ILNews

Conour has until week’s end to recoup missing assets

Back to TopCommentsE-mailPrintBookmark and Share

Former personal injury attorney William Conour on Monday was granted a few more days to comply with a court order to reacquire assets he dissipated in violation of bond conditions pending his federal wire fraud trial.

Conour has through Friday to reacquire and place back in his possession an array of assets that federal authorities could not locate during a recent re-inventory of his home and law office. Richard Young, chief judge for the U.S. District Court of the Southern District of Indiana, had ordered agents to re-inspect Conour’s property to assess how much was gone after a federal prosecutor asked Young to revoke Conour’s bond.

Conour is accused of defrauding more than 25 clients of at least $4.5 million. After his arrest in April 2012, he was ordered not to dissipate property federal agents inventoried.

On May 10, Young granted Conour seven days to reacquire the missing assets, but Conour’s federal public defender, James Donahoe, asked for more time and the government didn’t object. Young issued an order Monday giving Conour through Friday to resecure missing assets.

Donahoe “represented that most of the missing assets were transferred to (Conour’s) ex-wife pursuant to an uncontested divorce decree,” Young wrote in the May 10 entry. “…(T)he inventoried assets were not to be transferred without permission of the court.”

Weeks after Conour was charged and bond conditions set, his then-wife Jennifer Conour filed a divorce action in Kosciusko County. In December, a judge in Warsaw approved a dissolution of marriage that divided the couples’ assets, awarding Jennifer a Sheridan horse farm, among other things.

Conour’s trial is scheduled for Sept. 9.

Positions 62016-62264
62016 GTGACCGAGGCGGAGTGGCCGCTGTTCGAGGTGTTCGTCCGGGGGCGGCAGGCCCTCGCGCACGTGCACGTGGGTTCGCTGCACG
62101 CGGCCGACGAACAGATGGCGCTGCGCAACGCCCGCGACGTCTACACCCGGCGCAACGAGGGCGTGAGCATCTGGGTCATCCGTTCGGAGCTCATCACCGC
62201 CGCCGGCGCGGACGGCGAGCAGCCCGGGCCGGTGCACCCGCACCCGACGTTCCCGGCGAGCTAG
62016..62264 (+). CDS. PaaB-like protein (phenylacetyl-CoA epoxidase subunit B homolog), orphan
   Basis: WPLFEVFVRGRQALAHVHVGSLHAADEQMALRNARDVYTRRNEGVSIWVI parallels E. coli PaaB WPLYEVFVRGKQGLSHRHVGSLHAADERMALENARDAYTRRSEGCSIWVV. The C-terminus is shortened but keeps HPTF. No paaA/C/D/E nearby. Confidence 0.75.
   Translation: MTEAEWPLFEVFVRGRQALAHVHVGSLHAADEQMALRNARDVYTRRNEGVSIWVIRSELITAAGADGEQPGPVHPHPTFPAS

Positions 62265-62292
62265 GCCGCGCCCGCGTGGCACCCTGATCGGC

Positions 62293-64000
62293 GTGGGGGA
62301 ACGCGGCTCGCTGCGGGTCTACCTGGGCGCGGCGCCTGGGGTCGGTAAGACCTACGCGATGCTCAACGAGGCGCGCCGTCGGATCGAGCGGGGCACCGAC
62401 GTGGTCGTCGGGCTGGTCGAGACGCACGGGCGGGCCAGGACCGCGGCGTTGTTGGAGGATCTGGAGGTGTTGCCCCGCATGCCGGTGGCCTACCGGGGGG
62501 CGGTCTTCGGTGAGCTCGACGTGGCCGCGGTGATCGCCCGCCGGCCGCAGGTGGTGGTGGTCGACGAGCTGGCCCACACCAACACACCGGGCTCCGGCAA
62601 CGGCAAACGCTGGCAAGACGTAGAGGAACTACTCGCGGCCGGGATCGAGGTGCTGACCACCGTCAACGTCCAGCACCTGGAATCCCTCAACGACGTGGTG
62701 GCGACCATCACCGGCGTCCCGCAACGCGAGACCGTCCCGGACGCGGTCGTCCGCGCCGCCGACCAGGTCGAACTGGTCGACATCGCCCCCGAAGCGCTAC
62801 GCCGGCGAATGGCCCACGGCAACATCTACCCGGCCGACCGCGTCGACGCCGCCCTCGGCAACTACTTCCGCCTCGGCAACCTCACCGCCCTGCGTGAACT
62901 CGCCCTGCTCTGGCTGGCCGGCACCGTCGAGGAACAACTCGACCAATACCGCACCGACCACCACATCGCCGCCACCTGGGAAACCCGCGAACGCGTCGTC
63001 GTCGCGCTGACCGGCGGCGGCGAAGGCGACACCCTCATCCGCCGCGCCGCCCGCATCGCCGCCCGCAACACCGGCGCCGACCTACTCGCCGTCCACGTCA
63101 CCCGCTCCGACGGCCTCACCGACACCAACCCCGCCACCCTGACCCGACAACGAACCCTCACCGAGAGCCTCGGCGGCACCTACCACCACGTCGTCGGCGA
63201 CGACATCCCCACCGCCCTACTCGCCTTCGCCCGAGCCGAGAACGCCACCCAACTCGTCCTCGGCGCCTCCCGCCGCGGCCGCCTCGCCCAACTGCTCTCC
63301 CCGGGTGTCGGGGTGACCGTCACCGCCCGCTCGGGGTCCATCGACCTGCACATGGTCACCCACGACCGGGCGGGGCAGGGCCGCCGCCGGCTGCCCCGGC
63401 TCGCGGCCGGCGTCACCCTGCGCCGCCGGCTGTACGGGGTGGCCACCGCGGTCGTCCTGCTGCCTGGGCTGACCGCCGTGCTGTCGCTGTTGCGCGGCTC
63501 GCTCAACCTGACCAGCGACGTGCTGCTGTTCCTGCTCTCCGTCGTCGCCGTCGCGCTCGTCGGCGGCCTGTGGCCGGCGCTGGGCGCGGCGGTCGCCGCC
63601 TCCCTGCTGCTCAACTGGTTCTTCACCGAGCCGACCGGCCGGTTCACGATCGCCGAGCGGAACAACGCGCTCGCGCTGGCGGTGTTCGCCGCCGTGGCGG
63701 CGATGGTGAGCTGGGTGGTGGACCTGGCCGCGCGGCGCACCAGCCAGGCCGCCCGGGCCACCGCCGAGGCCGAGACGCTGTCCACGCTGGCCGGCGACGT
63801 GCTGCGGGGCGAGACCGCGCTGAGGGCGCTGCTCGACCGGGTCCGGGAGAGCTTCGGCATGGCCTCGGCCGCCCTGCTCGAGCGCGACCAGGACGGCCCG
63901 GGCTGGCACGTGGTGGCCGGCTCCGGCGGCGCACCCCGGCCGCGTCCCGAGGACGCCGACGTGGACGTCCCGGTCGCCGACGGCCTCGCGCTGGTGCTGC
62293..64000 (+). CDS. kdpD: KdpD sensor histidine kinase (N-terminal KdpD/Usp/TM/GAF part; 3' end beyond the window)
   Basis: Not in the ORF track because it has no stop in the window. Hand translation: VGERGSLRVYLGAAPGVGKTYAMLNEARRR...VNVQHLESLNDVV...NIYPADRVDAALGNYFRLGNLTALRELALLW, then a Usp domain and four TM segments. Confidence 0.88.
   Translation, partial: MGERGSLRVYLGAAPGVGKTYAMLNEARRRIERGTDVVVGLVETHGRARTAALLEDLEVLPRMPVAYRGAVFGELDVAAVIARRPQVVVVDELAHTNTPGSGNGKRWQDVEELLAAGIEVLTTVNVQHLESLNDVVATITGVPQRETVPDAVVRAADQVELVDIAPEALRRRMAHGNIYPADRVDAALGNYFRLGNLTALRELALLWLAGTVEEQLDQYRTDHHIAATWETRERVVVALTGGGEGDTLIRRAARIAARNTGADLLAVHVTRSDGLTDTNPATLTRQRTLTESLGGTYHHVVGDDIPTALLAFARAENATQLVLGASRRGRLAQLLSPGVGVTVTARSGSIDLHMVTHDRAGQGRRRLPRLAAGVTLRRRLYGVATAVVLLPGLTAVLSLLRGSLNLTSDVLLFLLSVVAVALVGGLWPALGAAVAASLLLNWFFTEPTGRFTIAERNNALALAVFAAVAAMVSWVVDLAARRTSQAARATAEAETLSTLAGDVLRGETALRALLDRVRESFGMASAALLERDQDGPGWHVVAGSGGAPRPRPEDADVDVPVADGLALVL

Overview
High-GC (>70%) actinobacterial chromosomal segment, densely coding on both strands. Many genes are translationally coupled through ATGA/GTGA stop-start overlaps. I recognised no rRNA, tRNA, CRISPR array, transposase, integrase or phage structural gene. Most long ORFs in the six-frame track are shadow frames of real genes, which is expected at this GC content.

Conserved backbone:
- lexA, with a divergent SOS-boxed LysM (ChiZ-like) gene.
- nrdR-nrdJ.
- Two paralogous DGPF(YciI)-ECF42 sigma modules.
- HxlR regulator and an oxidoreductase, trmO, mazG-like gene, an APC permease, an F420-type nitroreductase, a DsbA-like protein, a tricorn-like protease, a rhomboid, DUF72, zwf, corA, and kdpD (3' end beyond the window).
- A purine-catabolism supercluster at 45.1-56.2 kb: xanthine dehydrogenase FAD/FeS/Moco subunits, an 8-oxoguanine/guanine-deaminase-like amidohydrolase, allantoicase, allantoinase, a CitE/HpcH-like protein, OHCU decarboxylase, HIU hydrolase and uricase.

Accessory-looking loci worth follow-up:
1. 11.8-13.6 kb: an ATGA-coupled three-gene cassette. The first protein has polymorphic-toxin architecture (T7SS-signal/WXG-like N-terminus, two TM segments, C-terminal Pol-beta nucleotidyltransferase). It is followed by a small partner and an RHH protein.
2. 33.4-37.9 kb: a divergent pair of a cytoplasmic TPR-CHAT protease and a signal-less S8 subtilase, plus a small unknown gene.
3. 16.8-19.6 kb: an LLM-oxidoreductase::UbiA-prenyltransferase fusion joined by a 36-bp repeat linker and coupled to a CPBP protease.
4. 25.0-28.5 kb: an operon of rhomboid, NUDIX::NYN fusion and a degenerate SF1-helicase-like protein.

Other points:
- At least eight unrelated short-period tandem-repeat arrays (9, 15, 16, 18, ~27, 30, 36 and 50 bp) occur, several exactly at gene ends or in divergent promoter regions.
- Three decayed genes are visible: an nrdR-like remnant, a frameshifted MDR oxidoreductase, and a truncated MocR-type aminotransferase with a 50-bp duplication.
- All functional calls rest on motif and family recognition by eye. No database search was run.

ADVERTISEMENT

Post a comment to this story

COMMENTS POLICY
We reserve the right to remove any post that we feel is obscene, profane, vulgar, racist, sexually explicit, abusive, or hateful.
 
You are legally responsible for what you post and your anonymity is not guaranteed.
 
Posts that insult, defame, threaten, harass or abuse other readers or people mentioned in Indiana Lawyer editorial content are also subject to removal. Please respect the privacy of individuals and refrain from posting personal information.
 
No solicitations, spamming or advertisements are allowed. Readers may post links to other informational websites that are relevant to the topic at hand, but please do not link to objectionable material.
 
We may remove messages that are unrelated to the topic, encourage illegal activity, use all capital letters or are unreadable.
 

Messages that are flagged by readers as objectionable will be reviewed and may or may not be removed. Please do not flag a post simply because you disagree with it.

Sponsored by
ADVERTISEMENT
Subscribe to Indiana Lawyer
  1. A sad end to a prolific gadfly. Indiana has suffered a great loss in the journalistic realm.

  2. Good riddance to this dangerous activist judge

  3. What is the one thing the Hoosier legal status quo hates more than a whistleblower? A lawyer whistleblower taking on the system man to man. That must never be rewarded, must always, always, always be punished, lest the whole rotten tree be felled.

  4. I want to post this to keep this tread alive and hope more of David's former clients might come forward. In my case, this coward of a man represented me from June 2014 for a couple of months before I fired him. I knew something was wrong when he blatantly lied about what he had advised me in my contentious and unfortunate divorce trial. His impact on the proceedings cast a very long shadow and continues to impact me after a lengthy 19 month divorce. I would join a class action suit.

  5. The dispute in LB Indiana regarding lake front property rights is typical of most beach communities along our Great Lakes. Simply put, communication to non owners when visiting the lakefront would be beneficial. The Great Lakes are designated navigational waters (including shorelines). The high-water mark signifies the area one is able to navigate. This means you can walk, run, skip, etc. along the shores. You can't however loiter, camp, sunbath in front of someones property. Informational signs may be helpful to owners and visitors. Our Great Lakes are a treasure that should be enjoyed by all. PS We should all be concerned that the Long Beach, Indiana community is on septic systems.

ADVERTISEMENT